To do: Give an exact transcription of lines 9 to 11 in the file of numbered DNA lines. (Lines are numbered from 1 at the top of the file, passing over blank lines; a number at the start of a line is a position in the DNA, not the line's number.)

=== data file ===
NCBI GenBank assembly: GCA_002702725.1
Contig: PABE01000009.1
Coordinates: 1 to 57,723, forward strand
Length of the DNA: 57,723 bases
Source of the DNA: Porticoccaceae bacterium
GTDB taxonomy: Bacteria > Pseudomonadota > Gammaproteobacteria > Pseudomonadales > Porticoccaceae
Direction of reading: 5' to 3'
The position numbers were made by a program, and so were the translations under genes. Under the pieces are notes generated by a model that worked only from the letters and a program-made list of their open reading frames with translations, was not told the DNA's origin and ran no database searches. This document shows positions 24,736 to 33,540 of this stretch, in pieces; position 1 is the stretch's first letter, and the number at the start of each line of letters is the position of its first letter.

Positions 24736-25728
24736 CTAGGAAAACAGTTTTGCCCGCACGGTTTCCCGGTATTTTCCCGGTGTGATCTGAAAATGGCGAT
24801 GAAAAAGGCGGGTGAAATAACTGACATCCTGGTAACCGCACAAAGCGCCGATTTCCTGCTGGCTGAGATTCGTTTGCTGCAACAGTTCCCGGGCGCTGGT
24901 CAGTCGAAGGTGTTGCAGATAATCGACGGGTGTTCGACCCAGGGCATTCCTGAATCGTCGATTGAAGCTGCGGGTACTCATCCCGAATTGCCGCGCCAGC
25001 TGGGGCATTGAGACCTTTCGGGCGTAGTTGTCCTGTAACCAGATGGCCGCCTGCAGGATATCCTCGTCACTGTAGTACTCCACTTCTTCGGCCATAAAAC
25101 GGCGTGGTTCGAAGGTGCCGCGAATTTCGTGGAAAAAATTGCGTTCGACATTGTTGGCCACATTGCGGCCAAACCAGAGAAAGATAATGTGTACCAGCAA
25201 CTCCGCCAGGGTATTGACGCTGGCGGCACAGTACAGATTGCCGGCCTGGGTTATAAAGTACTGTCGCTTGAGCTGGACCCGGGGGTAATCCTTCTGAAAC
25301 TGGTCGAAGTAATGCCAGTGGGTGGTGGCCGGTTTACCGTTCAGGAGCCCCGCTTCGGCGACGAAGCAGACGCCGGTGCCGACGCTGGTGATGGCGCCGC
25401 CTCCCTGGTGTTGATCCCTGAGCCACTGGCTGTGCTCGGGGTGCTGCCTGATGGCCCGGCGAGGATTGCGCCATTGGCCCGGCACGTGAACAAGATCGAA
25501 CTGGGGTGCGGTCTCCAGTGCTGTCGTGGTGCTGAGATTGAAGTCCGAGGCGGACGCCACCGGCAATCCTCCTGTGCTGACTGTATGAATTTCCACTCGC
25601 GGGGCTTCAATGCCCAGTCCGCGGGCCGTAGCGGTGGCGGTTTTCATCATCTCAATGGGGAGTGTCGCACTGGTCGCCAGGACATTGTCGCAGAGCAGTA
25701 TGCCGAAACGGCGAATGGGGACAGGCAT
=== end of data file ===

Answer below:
Positions 24736-25728
24736 CTAGGAAAACAGTTTTGCCCGCACGGTTTCCCGGTATTTTCCCGGTGTGATCTGAAAATGGCGAT
24801 GAAAAAGGCGGGTGAAATAACTGACATCCTGGTAACCGCACAAAGCGCCGATTTCCTGCTGGCTGAGATTCGTTTGCTGCAACAGTTCCCGGGCGCTGGT